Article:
Creating a user interface accessible for you is easy. Creating a user interface accessible by all is really, really difficult.
Audio and text to speech in a user interface
There are many guidelines for how visual content should be designed to avoid excluding users, but there are few guidelines describing how audio content should be designed to avoid excluding users.
Some users will be distracted if there are too many things calling for their attention, audio can be very distracting. Other users prefer having content read to them in certain situations, while others require all content to be spoken. User testing in this project made these different needs very clear. Maybe there is room for more guidelines on these issues in WCAG, but that’s a whole other project.
Web Speech and other TTS services
In recent years the Web Speech API and other text-to-speech, TTS, services have made it much easier to provide users with spoken content. In Sweden, there is still one big obstacle left. Currently, Microsoft Windows does not ship with a Web Speech compatible Swedish voice.
For this reason we decided to use Google Cloud TTS. The Google Cloud TTS API returns an audio file with the spoken text back to your application. This file needs to be played by the browser, using an
<audio> tag or the Web audio API.
The easiest and quickest way to play audio is to use the widely supported audio HTML-element. There are some limitations to take into account. Most crucial to beware of is the fact that you can’t just play audio whenever you like. During 2018 most web browsers decided to let the needs of the many outweigh the needs of the few by removing the possibility to autoplay audio. Audio is only permitted to play when a user has interacted with the web page.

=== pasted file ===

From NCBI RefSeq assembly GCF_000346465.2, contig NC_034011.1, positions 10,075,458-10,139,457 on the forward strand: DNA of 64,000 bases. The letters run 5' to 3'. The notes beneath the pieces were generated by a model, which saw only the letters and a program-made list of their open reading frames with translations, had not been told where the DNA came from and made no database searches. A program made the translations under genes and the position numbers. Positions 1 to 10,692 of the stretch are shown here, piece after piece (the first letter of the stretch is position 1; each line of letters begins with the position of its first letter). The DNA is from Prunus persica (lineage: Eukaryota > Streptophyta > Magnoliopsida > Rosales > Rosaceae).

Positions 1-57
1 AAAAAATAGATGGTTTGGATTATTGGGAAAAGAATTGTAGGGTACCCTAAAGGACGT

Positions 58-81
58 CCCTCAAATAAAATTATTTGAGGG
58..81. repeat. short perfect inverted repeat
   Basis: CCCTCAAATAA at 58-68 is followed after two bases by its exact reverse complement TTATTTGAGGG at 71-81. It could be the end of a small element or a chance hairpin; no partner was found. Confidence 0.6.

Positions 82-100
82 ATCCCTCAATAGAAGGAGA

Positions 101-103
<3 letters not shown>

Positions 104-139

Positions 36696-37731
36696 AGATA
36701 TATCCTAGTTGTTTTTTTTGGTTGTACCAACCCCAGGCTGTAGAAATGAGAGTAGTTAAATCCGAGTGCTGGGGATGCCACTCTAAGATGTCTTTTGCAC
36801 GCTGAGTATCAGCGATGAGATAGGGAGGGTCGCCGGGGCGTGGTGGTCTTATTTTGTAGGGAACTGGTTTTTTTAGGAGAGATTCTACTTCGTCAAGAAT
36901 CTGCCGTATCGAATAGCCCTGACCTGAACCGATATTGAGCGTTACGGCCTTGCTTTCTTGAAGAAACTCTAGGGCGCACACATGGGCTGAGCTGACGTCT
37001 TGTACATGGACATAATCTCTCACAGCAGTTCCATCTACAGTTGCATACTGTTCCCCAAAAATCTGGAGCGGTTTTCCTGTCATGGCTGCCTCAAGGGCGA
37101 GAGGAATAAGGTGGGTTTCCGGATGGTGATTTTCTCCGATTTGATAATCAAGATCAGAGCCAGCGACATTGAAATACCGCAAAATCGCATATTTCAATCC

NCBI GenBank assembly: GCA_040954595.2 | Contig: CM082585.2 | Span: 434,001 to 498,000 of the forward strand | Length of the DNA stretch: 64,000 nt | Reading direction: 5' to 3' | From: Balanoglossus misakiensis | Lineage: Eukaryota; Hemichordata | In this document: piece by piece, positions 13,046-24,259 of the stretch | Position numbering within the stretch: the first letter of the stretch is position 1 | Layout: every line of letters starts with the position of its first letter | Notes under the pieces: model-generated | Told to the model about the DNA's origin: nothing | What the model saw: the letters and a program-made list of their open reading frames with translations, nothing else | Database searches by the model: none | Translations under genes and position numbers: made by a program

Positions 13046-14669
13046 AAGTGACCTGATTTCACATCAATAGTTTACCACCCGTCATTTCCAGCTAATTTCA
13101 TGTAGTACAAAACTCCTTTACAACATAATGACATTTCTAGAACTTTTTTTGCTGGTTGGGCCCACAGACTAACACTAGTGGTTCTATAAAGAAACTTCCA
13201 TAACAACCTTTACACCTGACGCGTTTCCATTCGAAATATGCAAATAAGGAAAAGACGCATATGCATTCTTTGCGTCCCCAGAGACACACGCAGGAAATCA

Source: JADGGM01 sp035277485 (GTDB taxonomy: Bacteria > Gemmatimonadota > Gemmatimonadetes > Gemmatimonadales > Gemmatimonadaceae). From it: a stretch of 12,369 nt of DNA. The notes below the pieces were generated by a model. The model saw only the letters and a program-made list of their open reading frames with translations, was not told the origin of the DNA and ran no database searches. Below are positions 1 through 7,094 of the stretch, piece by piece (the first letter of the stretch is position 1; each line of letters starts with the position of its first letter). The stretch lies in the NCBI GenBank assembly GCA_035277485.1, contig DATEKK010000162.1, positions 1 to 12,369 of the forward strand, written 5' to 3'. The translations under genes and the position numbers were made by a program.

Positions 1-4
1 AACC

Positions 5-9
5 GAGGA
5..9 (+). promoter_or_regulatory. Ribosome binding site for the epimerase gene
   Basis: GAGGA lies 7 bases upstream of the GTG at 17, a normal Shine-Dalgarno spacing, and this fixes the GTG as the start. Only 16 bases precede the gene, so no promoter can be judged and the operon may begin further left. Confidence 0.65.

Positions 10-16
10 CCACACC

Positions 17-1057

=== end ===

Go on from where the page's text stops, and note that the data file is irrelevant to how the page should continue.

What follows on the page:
For most serious applications this is not a problem, but for some users, audio is the user interface. We are trying to design a user interface for all users. Regardless if they are using a screen-reader or not. So no audio playing, no interface.
I understand the reasons for disabling autoplay, having content play without your say can be really annoying. Sighted or not. The autoplay policy was also extended to include the Web Speech text to speech API. Making it even harder to play unwanted content, or in our case to play spoken instructions. A possible improvement to the current state of play would be to make it possible to ask for user consent to autoplay, just as you can ask for permission to use the camera or microphone.
Ideally, we would have liked to greet users on the start page, but due to the recent restrictions just mentioned, we had to compromise. Our start page is silent, we rely on users with screen readers to have it turned on and read the starting instructions.
Then we end starting instructions by saying something like “press enter to begin practice”, load the practice page and wait for the user to press enter, then audio playback can begin.
How do we stop the screen reader from conflicting with our interface on the practice page? We use
role=”application”, but that’s a whole other blog post.
Please try our prototype (only in Swedish at the time of writing) and give us your feedback.
Google on the autoplay changes https://developers.google.com/web/updates/2018/11/web-audio-autoplay
Mozilla about Web Speech API - speech synthesis https://developer.mozilla.org/en-US/docs/Web/API/SpeechSynthesis
https://pixabay.com/illustrations/speech-icon-voice-talking-audio-2797263/ https://pixabay.com/illustrations/blinded-icon-private-icon-private-2797396/ https://pixabay.com/illustrations/ear-icon-ear-hearing-ear-phenotype-2797533/